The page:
The blueprint, steered through the Bonn Cabinet by economy minister Günter Rexrodt, has long been under way. The first draft was presented in early 1994 and it was only at the third attempt that Rexrodt won the approval of Cabinet -- and only after accepting Merkel's amendments. Strangely, the implications for the environment and renewables have raised little broad interest. An attempt by the association for renewable energies, BEE, to rally opposition to an earlier Rexrodt blueprint failed to receive much coverage. BEE feels the utilities are using liberalisation as a lever to abolish, or at least maim, the Electricity Feed Law (EFL), on which the renewable market is based. It also fears the economic strength of the large utilities, which it says will enable them to elbow out competition in a free market; and it warns of higher prices for medium sized industry, commercial and household customers.
Although initially ignored, BEE's concerns finally attracted the attention of Merkel who blocked the passage of Rexrodt's blueprint in September, insisting on several improvements. These include a clear definition of the relationship between electricity and the environment: "Environmental compatibility entails that energy supply complies with the requirements of a rational and saving use of energy, that it guarantees a sparing and long term use of resources and that the environment is burdened as little as possible." Merkel also saw to it that new renewable plant, in contrast to traditional power plant, will not need to obtain a licence in order to supply customers.
In a joint statement with Rexrodt, Merkel also vows to retain the EFL as "a supporting element to make possible an expansion of the use of renewable energies. " A proviso is added, however, that "regional imbalances disadvantaging the coastal regions" are to be ironed out to some extent. This refers directly to utility complaints that in windy areas of Germany the burden of expensive wind kilowatt hours falls on relatively few shoulders. Further, there may be a clamp down on windfall profits, but "without impairing the further expansion of renewable energies."
Taking a wider view, Merkel stresses the role of the European Union's new electricity Directive. Many of its options should be explored, she says. One such option in the Directive suggests: "A member state may require the system operator, when dispatching generating installations, to give priority to generating installations using renewable energy sources or waste or producing combined heat and power." Merkel recognises that the Directive can be a valuable lever for the renewables sector, but that considerable political staying power will be required to activate it while liberalisation passes through parliament.
Another Directive option favoured by Merkel is a demand for transparency and non-discrimination -- changes which can only benefit the wind business. In particular, guaranteed access to the grid is essential. Even with the EFL in operation, wind developers are hampered. A plan for wind plant owners to collectively build a peak load power station (say fired with biogas) to provide electricity when the wind is not blowing is stymied without grid access. The Directive states: "The system operator shall provide to the operator of any other system with which its system is connected sufficient information to ensure the secure and efficient operation, co-ordinated development and inter-operability of the interconnected system."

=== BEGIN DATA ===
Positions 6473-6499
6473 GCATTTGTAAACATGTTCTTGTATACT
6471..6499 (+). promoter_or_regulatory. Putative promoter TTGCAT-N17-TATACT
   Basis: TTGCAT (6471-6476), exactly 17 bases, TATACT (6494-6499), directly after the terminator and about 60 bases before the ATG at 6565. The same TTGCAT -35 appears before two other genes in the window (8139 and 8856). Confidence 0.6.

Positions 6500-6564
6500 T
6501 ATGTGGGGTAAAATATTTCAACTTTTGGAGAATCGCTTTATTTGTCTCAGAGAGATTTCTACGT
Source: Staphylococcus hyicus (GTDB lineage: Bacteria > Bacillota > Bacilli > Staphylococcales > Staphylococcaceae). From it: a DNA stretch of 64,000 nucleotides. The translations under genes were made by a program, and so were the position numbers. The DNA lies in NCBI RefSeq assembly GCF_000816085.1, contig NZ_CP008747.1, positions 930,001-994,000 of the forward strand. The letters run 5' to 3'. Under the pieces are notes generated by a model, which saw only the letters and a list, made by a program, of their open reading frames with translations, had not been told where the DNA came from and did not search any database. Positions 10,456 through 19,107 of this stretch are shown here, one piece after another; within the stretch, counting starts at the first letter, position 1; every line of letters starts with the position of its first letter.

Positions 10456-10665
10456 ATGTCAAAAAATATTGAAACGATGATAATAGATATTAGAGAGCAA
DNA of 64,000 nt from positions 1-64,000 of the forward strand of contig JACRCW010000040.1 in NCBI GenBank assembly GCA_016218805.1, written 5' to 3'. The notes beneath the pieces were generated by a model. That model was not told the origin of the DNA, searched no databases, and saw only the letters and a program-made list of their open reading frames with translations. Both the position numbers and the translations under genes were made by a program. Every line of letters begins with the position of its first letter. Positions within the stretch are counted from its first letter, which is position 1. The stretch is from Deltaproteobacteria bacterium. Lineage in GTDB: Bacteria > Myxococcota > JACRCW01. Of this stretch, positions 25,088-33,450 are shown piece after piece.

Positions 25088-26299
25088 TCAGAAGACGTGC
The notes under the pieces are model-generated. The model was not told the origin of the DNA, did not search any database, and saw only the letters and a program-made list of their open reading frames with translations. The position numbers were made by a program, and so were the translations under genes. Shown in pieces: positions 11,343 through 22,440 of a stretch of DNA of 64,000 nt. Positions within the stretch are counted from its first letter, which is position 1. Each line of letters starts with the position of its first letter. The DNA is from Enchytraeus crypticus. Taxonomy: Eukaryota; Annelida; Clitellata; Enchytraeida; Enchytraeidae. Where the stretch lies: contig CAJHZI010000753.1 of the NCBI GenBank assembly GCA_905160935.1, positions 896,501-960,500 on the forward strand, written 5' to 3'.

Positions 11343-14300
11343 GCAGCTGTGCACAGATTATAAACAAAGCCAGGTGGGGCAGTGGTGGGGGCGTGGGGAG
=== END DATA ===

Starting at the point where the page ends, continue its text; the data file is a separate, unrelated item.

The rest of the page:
Although the Rexrodt plans have been rubber stamped by Cabinet, parliament has yet to deal with them and it looks as though it may be a rough ride. Protests have been rolling in for months from the municipal utilities and the federations of towns and cities, largely supported by the opposition Social Democrat Party which has a majority in the Upper House. The municipal utilities fear their best customers could be swiftly snapped up by the larger utilities, leaving them economically stricken and ripe for take-over while the towns and cities are afraid that an income of some DEM 6 billion -- earned from selling exclusive rights to utilities for the use of public rights of way for electricity cables -- will dwindle.
Utilities not bothered
In contrast, after some initial grumbling, the major utilities are surprisingly relaxed about liberalisation. Perhaps this is because they are already making strategic purchases of shares in smaller utilities as well as signing deals with industrial customers to safeguard their existing market. Rexrodt has also left out of his blueprint the biggest threat to utilities -- clear guidelines on negotiated third party access (TPA) . As his plans stands, effective TPA will have to be enforced through the courts. Head of energy at the federal economy ministry, Elmar Becker, believes only three court cases would be enough to established TPA as law, but such cases can take years to get that far.
Full liberalisation along the lines of the British wholesale power pool is Merkel's most favoured approach. But she seems to have capitulated before the first utility volley was fired. How to achieve such a free market in a country where the high voltage grid is owned by nine different utilities -- a structure which took 100 years to develop -- is indeed a vexing problem. Until it is solved, wind energy will be forced to rely on the politically vulnerable EFL.